Common Mistakes First Time Investors Make

Posted on Apr 8 2016 - 3:01pm by Editorial Staff

Investor

When you first start investing into the stock market it can be very intimidating and hard to know that you are making the right moves. Many new investors find themselves making the wrong decisions after hoping to jump in and make a buck or two. The hardest thing for new investors to understand is that you have to be cautious and pay attention to more than just price. There are several mistakes that new investors make, below are some of those mistakes. Make sure you avoid these so that you are successful from the start. 

No Plan and No Follow Through

First and foremost, it is important that every investor have a plan. Most new investors do not take the time to create goals and map out a plan of attack. Instead, they go into it blind without any reason for making bids or pulling out when stocks get low. Even those investors that do take the time to sit down and map out objectives prior to beginning their investment journey tend to jump when things start to look bleak. You have to stick to your plan and base decisions off of statistics, not emotions.

Making it a Guessing Game

Many new investors make the mistake of looking at the stock market as a guessing game. Instead of using the data at hand and deciphering what might be a good buy or not, investors gamble with their money. The stock market is not a speculation game. Homework needs to be done to make an informed thought provoking decision. The data is there; however, new investors either do not understand that or do not take the time to research it. There are mobile apps such as Acorns app that will help you understand the game better. Acorns is a nice application that can be used on your desktop and phone that will allow you to manage your investments from anywhere.

Underestimating Risk

New investors often do not know how to assess the amount of risk an investment will have. They also lack the emotional confidence to understand how far risk can take you. Some investors are too scared and some investors invest without enough risk. The point is, there is a balance and investors need to understand that balance. Most new investors do not understand this balance and make decisions without taking the opportunity to assess the damage the right way.

Investing in What You Need

Some new investors make the gigantic mistake of investing in stock with money that they need and not with money that they can stand to lose. Most articles, forums, conferences, and people will tell you that you should not start investing into the stock market until you can do so with money that you are willing to part with. This means that you have a nice amount of money saved up for emergencies and retirement. You also have money dedicated to investing into the stock market, which you are willing to invest with. That money allows you to make the best decisions possible, while money that you need causes you to make emotional decisions. Please do not invest into the stock market with money that you cannot lose and need.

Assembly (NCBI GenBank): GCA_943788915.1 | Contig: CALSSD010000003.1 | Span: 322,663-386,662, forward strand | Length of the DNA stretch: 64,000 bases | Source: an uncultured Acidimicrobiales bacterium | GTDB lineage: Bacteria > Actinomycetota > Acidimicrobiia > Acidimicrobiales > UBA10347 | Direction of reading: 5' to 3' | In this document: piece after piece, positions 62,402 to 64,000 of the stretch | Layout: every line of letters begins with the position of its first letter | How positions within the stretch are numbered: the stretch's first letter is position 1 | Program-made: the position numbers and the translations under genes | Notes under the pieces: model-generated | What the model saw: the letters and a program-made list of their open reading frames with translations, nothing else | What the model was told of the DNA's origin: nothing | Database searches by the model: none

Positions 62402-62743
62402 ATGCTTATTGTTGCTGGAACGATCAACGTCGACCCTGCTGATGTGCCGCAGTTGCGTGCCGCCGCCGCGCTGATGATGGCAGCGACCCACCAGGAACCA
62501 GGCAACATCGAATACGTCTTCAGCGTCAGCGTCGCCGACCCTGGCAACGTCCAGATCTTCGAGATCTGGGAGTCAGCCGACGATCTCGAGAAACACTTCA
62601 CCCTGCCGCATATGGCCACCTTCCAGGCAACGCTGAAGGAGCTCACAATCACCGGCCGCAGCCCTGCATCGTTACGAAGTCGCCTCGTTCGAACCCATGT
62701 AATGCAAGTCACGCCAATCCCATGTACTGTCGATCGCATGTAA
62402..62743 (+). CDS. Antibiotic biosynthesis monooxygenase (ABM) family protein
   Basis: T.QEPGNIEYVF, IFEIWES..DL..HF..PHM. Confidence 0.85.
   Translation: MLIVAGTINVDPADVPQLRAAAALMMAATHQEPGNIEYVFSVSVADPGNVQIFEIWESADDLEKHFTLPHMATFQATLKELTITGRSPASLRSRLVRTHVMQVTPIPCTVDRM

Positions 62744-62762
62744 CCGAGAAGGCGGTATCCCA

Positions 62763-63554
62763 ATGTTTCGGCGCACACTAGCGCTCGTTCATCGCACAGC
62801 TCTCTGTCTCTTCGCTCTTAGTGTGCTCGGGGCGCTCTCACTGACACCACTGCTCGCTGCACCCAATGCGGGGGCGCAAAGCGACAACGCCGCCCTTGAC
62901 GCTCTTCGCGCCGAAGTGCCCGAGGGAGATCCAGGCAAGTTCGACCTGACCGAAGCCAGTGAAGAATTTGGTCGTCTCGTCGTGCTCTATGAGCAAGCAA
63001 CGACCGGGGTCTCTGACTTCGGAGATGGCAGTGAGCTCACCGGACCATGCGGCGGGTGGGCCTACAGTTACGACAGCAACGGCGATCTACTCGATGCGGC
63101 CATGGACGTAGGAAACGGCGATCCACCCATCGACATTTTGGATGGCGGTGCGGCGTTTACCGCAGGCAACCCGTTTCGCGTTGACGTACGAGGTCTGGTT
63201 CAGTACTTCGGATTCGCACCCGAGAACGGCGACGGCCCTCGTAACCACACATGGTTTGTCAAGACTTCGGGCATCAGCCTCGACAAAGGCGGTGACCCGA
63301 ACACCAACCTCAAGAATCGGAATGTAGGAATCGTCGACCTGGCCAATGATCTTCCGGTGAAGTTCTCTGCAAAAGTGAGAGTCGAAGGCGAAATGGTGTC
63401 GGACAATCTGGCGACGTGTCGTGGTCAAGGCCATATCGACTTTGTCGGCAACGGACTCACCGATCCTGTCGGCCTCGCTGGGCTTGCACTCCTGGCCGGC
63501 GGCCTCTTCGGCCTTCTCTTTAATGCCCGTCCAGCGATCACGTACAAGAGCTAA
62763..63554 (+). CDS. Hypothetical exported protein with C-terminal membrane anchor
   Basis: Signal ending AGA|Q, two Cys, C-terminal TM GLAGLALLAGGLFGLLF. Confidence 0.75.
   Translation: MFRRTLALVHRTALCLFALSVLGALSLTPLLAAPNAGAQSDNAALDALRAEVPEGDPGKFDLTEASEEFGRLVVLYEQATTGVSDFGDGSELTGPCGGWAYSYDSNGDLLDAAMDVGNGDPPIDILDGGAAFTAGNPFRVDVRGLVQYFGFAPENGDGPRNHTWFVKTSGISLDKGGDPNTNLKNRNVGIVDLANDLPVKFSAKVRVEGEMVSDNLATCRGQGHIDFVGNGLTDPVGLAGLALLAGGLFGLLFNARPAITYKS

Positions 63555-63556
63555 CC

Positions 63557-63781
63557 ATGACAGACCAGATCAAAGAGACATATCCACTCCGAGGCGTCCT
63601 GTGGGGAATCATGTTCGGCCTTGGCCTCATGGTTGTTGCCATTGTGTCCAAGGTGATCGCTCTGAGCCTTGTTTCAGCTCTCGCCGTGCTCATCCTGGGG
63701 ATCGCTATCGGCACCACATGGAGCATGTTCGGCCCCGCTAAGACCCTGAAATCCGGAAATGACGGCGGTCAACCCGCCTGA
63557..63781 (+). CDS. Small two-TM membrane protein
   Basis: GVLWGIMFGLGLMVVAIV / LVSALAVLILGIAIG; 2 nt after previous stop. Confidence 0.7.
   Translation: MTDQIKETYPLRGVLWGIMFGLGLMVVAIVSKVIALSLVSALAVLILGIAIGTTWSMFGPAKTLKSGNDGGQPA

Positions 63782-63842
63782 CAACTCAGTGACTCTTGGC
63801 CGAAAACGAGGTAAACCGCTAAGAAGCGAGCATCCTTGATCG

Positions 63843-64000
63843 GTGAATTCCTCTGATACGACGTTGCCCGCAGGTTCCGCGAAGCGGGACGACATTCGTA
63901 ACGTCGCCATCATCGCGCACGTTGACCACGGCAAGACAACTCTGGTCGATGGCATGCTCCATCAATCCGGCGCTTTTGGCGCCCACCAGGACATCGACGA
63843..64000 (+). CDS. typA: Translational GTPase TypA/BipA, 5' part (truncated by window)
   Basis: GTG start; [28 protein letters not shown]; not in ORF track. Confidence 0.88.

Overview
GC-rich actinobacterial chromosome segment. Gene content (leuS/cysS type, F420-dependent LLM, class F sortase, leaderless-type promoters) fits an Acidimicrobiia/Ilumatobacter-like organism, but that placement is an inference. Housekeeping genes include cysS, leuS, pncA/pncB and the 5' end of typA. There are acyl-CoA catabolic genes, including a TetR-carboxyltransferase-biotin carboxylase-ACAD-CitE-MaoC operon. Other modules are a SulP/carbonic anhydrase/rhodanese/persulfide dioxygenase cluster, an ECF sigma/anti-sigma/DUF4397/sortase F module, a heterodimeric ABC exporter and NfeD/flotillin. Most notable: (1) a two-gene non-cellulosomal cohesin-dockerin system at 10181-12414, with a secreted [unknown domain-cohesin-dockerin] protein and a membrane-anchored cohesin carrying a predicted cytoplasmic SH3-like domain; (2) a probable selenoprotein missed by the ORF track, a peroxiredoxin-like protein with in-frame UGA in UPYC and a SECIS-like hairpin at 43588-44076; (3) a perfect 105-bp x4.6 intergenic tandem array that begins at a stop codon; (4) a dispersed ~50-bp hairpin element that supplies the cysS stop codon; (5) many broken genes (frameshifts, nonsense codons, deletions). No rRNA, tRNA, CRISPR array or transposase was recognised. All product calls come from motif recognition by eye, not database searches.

Long-Term Vs Short Term

New investors also have a hard time understanding that investing into the stock market is a long-term process. Typically investors are looking for a 20 or more year investment. Often you will see a new investor that think they can jump into it and make some quick money. The stock market is built for long-term investments. Those who are in it for short-term gain will make bad decisions, guaranteed. Investments are about long-term profits, not short term gains.

No Diversification

The key to success in the stock market is a diversified portfolio. Investors who limit themselves will drain themselves. Those who think they can put all of their money in one big stock, one type of investment or sector are really killing themselves and hurting their chances of a nice return. The most successful investors ensure they have investments in several industries, sectors and companies. This protects you from the downfall in one or the other. If something bad happens in one, you still have the other portion of your portfolio to keep you stable.

There are many other mistakes that new investors make, but these six are some of the more common mistakes. If you can avoid these, you are well on your way to success. It is also important that you manage your portfolio.

Photo Source/Credit: stevepb, CC0 1.0

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Editorial Staff

Editorial Staff at I2Mag is a team of subject experts led by Karan Chopra.